KBC: Violence, whether in the guise of grisly accidents or shadowy deathblows, haunts these stories. Can you speak about its role in your work?
Somerville: I wouldn't even say that I'm very interested in violence--it just tends to end up in my stories, usually in the form of accidents. So many of the characters in the book think they can control life by being smart. Accidents are the antidote to that disease.
KBC: Most of the characters lead emotionally isolated lives, is that just a condition of men in our society or do you have a unique bunch of guys here?
Somerville: I'm in no position to make claims about men, or most men, in our society. What can I say? Some yes and some no. I'm certainly interested in writing about people who lead emotionally isolated lives, but whether or not it's a widespread problem is something I just don't know. In my own experience, I usually find it much harder to communicate with men than with women. With men, there's often this whole added level of defenses--guarded appraisals, comparisons, macho stuff. All of it is incredibly boring, and usually takes up so much time that you've both already gone home to sleep before you're anywhere near actually knowing one another.
KBC: I can't tell you how many times I laughed out loud when reading these stories, especially "English Cousin." Does the humor come naturally to you or is it something that needs as much or more revising as the other aspects of the writing?
Somerville: Quote unquote humor is something that is built into the way I write, definitely, but whether or not it's actually funny when it first comes out is another story. Usually I'll try too hard at first, and it will be totally over-the-top. There used to be this complicated masturbation scene in "Crow Moon" that went on for 4 or 5 pages and involved photo developing. Maybe there was enough to it for some chuckles, but in the long run, it seemed to hurt the story more than help it, especially because that story is pretty heavy compared to some of the others. I have an impulse for balance, as though tragic moments need to be balanced by comic moments, but as time goes on I'm realizing that this formula can get very repetitive, and is also limiting. Sometimes the story should just be really sad. Sometimes the opposite. "Black Earth, Early Winter Morning" was the last story I wrote, and it is by far the most tragic. I told myself beforehand that I would not make it funny, would not get wacky, would not try to achieve any of that balance. In the end, it's turned out to be one of my favorites. Sort of a downer at readings, though.
KBC: Where did you come up with Dan Oxford swallowing coins in the story "The Future, the Future, the Future"? Seems like a bad idea.
Somerville: You mean a bad idea for the story or a bad idea in real life? Isn't this supposed to be a nonconfrontational Q&A? No, I'm assuming you mean bad in real life. I definitely didn't eat any coins to do research for this one. I do remember, though, walking home in Ithaca one day and looking at garbage and thinking about how garbage is a completely different thing to the rich, and it can be virtually anything. I imagined a rich guy standing next to a trash can, dropping hundred dollar bills into it, and then I imagined him eating them and laughing. For the last five minutes of the walk, I just tried to think about how I could use money-eating in the story, which I'd just begun. Coins has already been established as an interesting little node, but I didn't know how, exactly, I was going to use them later in the story. I ended up with Dan eating coins whenever he feels as though his life isn't working properly, as a way of venting. He's a character who connects happiness to money over and over again, and who sees both things as down the road, in the future. So his meltdown moments involve him revolting against his big plans. I agree, it's very strange. But I like strange.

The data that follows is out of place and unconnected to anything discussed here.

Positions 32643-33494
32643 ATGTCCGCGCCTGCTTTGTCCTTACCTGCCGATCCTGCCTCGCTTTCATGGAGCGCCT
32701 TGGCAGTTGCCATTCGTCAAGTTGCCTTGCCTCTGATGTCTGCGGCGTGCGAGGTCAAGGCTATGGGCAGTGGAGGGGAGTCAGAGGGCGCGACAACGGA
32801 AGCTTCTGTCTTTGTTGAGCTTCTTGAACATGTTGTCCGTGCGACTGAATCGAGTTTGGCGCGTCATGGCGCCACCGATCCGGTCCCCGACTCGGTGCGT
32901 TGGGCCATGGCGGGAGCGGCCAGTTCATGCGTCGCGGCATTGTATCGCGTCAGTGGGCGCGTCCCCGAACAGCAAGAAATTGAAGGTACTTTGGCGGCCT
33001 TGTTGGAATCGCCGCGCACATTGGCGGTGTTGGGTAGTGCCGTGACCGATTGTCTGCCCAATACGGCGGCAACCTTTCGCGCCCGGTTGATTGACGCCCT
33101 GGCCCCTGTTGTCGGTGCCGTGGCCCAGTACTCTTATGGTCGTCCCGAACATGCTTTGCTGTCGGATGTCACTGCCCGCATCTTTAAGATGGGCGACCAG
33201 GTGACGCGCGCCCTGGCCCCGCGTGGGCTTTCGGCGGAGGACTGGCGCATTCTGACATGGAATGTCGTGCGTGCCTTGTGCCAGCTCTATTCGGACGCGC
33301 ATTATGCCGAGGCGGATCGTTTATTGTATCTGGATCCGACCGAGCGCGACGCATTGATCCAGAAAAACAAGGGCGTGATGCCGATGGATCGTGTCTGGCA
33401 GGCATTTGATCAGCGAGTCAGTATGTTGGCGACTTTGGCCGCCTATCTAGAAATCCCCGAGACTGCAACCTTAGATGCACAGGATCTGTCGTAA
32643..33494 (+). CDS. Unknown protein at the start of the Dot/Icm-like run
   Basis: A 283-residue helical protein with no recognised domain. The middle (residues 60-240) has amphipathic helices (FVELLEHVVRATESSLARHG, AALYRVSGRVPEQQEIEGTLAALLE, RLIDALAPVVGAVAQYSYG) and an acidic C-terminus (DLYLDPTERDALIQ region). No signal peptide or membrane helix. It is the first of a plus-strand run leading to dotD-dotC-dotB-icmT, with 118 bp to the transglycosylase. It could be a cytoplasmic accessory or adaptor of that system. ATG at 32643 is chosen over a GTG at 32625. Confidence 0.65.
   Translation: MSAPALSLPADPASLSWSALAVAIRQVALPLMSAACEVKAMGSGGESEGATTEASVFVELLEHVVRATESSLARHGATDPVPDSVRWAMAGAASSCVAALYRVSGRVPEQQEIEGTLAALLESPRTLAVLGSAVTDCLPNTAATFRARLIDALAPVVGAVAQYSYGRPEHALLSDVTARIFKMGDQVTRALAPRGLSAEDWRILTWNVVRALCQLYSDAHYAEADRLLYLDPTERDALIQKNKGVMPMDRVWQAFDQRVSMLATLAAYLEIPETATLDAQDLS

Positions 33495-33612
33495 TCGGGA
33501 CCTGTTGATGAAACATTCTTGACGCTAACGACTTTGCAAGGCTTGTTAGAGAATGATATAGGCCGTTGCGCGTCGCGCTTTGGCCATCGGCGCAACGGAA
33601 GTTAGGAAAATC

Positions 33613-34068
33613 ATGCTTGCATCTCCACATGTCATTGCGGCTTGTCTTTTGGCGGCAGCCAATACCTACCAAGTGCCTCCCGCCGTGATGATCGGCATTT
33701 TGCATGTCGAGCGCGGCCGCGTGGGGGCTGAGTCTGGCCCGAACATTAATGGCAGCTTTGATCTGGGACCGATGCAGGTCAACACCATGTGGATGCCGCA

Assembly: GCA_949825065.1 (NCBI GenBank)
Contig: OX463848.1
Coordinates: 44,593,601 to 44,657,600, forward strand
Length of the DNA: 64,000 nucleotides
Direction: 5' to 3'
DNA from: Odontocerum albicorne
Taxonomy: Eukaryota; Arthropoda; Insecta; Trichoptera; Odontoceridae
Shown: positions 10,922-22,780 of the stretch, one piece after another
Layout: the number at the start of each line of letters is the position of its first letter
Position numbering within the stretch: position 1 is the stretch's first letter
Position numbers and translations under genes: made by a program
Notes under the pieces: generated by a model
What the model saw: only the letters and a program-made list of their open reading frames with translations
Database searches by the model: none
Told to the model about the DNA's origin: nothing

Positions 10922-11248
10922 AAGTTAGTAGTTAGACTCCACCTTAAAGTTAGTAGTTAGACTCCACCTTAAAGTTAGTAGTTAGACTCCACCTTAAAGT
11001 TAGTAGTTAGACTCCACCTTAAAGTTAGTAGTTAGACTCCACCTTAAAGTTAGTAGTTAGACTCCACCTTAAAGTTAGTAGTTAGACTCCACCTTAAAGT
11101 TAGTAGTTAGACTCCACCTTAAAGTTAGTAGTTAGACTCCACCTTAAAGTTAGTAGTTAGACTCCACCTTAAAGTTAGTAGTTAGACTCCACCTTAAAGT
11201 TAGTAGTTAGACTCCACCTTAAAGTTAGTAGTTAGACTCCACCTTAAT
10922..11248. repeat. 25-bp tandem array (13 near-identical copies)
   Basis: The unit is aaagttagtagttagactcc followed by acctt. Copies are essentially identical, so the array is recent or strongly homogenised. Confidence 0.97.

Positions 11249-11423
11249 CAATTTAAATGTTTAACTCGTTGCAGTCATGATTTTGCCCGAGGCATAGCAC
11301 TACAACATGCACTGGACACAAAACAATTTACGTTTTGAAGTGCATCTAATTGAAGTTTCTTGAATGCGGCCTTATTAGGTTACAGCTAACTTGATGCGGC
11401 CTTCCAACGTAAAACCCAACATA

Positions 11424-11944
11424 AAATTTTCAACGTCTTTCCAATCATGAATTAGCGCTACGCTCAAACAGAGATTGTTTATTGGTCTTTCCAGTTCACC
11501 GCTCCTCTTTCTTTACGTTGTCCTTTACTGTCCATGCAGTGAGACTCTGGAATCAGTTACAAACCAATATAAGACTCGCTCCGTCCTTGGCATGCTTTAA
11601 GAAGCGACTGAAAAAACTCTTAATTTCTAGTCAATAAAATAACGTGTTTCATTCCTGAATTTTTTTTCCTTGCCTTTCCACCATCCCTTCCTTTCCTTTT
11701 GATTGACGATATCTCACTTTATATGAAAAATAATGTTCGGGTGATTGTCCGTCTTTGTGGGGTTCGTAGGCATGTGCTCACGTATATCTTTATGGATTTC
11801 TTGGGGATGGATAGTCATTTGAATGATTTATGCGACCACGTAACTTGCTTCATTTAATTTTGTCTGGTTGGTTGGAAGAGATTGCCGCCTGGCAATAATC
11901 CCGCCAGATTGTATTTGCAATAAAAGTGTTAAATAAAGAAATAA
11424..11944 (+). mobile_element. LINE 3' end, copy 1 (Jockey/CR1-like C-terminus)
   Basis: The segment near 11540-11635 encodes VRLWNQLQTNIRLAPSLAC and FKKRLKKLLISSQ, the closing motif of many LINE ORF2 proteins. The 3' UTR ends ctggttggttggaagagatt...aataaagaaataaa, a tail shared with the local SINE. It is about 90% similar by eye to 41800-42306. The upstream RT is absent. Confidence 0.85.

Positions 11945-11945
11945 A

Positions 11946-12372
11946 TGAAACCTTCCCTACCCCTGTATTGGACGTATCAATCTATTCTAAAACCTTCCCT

KBC: Your characters have great, culturally relevant names like Gidget, Garfield, Oxford -- how and why do you use these in your stories?
Somerville: I have no idea. The names just come into my head and I ask myself, "Can I actually use that?" Usually the answer is yes, because why not? It's better than using Tristan.
KBC: Trouble is out as a paperback original, which is great because it's more affordable, but it is often harder to get review attention in this format, unless you are Jhumpa Lahiri or David Mitchell. Did you have any qualms about going straight to paperback?
Somerville: None at all. It's an affordable book for young people, and I think young people are its best hope. Also, it's not a long book...who wants to pay $25 for 200 pages?
KBC: Are you on tour? Where are you going?
Somerville: I am on tour, and have already been to the west coast. I'll be heading to Boston and New York next week, and after that, a lot of midwest. You can see the details at www.patricksomerville.com/tour.htm
KBC: What's next? Will you stick with stories or do you have a novel hidden somewhere?
Somerville: I'm working on a novel.
Boswell events for the week of September 16-22 (with a preview of September 23) - Scott Westerfeld, Lynn Cullen, Michael Bauman with Ron Wolf, Sarah Seo, Chris Fink, R Richard Wagner, Matthew Farina and Doug Salati, Jacqueline Woodson - Monday, September 16, 7 pm reception, 7:30 pm talk, at Lynden Sculpture Garden: Lynn Cullen, author of *The Sisters of Summit Avenue* The Lynden Sculpture ...